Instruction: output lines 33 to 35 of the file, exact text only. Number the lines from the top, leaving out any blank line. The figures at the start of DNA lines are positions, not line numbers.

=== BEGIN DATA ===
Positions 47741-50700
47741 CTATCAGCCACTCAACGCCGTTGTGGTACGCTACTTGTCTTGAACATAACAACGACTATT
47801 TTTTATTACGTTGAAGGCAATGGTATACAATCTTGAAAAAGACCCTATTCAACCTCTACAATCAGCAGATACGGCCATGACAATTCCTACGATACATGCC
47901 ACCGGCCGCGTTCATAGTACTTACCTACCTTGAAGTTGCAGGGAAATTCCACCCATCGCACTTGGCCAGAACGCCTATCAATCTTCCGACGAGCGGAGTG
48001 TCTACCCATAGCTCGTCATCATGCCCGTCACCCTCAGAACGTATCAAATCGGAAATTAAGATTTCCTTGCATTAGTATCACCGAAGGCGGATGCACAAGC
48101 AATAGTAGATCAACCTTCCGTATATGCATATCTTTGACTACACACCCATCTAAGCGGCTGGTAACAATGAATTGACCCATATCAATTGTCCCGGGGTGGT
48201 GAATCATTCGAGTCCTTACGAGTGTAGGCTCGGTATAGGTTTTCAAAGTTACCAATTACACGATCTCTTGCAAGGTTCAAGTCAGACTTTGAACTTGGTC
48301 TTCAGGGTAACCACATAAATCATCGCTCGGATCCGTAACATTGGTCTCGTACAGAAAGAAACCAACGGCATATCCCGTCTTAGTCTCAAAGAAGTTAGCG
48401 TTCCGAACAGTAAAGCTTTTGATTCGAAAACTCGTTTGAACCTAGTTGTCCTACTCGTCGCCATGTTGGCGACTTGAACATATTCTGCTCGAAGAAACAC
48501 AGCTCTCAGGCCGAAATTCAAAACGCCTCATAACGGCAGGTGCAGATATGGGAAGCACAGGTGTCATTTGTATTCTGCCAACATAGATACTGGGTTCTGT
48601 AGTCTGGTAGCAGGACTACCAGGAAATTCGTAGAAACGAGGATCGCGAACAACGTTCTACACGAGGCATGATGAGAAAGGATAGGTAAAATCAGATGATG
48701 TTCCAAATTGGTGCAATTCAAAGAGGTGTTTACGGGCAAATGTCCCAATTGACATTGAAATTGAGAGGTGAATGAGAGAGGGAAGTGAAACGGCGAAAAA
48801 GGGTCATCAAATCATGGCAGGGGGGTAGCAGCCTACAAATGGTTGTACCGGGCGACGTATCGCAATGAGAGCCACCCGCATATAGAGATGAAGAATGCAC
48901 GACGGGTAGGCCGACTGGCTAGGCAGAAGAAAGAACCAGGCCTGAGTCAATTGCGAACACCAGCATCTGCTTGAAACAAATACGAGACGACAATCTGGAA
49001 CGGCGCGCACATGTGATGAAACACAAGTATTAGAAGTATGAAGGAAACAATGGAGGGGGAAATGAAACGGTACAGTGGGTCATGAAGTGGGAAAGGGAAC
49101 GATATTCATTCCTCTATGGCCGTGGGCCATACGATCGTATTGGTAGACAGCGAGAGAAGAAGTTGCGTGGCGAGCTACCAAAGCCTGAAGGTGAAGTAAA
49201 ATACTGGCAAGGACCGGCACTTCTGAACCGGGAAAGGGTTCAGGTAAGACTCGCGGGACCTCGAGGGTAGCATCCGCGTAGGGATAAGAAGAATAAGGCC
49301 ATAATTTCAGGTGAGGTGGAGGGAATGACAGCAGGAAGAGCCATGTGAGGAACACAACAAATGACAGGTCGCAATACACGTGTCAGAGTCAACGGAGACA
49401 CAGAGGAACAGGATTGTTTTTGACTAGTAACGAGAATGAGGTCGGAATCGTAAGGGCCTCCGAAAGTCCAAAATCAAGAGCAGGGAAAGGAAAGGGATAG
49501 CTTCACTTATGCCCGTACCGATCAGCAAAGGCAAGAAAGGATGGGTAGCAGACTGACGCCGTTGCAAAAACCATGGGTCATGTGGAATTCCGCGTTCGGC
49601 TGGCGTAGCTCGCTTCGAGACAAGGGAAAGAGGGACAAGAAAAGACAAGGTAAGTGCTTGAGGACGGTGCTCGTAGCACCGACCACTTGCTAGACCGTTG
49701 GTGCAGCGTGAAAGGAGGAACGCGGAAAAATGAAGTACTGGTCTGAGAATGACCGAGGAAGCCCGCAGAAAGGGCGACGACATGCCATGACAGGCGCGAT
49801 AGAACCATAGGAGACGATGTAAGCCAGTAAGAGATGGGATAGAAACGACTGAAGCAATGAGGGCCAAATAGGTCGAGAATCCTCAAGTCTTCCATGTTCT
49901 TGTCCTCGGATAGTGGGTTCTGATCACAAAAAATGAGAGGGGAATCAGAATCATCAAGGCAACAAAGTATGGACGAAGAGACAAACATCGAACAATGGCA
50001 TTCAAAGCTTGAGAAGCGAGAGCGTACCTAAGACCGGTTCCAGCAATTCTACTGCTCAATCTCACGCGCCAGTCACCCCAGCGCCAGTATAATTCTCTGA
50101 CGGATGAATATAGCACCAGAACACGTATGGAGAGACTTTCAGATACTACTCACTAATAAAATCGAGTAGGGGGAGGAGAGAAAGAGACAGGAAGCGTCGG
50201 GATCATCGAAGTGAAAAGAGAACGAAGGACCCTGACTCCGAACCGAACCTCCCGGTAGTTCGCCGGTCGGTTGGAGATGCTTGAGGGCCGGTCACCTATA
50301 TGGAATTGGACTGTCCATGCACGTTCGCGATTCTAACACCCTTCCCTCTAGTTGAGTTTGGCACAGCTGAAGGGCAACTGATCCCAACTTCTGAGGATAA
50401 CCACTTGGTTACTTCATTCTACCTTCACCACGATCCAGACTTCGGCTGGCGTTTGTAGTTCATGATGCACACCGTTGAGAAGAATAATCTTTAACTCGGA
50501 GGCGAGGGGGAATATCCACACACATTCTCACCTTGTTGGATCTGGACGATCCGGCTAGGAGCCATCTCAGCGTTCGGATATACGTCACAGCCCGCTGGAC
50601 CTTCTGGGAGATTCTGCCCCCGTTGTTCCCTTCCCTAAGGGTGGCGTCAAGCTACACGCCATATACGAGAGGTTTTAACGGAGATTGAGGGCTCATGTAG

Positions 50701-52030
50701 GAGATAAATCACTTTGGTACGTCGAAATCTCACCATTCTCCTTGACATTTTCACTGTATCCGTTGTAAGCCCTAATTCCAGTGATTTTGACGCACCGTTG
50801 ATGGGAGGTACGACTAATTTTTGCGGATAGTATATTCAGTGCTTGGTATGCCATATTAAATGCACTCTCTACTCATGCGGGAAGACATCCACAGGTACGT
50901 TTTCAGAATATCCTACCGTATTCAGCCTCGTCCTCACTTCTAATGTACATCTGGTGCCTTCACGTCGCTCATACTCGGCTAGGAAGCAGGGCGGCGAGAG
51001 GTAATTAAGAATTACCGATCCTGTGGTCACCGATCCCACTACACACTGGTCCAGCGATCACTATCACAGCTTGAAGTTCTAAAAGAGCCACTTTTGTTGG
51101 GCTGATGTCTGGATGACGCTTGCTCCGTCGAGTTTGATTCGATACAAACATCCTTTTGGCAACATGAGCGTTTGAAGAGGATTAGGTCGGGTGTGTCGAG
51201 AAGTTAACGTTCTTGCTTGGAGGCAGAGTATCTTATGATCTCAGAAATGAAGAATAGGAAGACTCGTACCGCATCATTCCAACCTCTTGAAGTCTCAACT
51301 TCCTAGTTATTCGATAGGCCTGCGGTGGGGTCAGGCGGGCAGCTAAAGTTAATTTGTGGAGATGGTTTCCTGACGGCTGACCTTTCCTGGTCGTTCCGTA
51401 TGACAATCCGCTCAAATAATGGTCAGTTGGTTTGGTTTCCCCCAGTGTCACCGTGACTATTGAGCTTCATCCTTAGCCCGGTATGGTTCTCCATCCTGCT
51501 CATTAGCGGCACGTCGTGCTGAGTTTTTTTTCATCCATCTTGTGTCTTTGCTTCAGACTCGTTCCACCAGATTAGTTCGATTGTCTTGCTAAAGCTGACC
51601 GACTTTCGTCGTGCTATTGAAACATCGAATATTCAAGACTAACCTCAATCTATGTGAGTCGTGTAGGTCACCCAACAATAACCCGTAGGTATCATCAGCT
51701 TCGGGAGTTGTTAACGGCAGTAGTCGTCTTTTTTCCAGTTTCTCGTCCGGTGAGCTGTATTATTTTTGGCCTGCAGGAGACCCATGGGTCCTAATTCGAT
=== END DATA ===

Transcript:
50701 GAGATAAATCACTTTGGTACGTCGAAATCTCACCATTCTCCTTGACATTTTCACTGTATCCGTTGTAAGCCCTAATTCCAGTGATTTTGACGCACCGTTG
50801 ATGGGAGGTACGACTAATTTTTGCGGATAGTATATTCAGTGCTTGGTATGCCATATTAAATGCACTCTCTACTCATGCGGGAAGACATCCACAGGTACGT
50901 TTTCAGAATATCCTACCGTATTCAGCCTCGTCCTCACTTCTAATGTACATCTGGTGCCTTCACGTCGCTCATACTCGGCTAGGAAGCAGGGCGGCGAGAG